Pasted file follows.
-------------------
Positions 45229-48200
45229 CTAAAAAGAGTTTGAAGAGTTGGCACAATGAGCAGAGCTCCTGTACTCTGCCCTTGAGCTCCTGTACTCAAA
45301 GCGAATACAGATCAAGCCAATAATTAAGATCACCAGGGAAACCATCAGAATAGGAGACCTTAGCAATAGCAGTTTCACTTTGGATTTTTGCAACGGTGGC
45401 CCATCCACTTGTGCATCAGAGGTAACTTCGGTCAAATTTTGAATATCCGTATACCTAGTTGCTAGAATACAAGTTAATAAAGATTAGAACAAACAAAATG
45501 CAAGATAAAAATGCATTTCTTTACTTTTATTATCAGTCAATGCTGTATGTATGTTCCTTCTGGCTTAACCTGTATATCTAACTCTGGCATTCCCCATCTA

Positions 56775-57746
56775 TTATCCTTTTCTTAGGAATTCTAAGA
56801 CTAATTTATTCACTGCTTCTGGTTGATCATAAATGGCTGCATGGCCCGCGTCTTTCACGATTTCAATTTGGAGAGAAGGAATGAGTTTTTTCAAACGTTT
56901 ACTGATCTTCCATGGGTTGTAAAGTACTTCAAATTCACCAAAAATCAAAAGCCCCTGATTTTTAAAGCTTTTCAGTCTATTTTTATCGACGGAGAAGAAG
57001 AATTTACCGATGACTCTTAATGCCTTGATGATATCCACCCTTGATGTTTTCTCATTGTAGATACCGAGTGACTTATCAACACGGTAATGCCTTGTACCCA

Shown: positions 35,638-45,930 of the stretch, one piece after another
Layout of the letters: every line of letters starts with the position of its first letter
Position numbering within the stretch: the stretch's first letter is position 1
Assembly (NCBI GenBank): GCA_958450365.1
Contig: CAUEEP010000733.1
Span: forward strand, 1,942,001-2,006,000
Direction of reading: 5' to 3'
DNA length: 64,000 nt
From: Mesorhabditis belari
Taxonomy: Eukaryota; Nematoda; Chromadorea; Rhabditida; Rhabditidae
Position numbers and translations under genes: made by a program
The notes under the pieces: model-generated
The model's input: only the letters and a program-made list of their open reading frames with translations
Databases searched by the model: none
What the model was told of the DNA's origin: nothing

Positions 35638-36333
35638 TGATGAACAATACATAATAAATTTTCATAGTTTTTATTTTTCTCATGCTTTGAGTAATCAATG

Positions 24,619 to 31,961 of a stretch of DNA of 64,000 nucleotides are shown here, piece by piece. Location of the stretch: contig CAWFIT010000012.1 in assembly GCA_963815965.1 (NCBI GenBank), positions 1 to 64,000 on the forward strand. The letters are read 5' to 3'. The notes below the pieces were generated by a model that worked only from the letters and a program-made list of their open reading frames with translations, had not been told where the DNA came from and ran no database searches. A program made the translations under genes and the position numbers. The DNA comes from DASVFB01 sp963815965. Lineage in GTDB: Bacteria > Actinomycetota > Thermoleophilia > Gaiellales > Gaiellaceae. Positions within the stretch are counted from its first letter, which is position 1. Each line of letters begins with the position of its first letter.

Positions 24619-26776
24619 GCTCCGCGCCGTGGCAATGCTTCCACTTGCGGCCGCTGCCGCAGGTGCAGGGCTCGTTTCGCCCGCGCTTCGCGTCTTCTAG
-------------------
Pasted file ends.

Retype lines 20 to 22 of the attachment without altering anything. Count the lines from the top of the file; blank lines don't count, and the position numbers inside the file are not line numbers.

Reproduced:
Taxonomy: Eukaryota; Nematoda; Chromadorea; Rhabditida; Rhabditidae
Position numbers and translations under genes: made by a program
The notes under the pieces: model-generated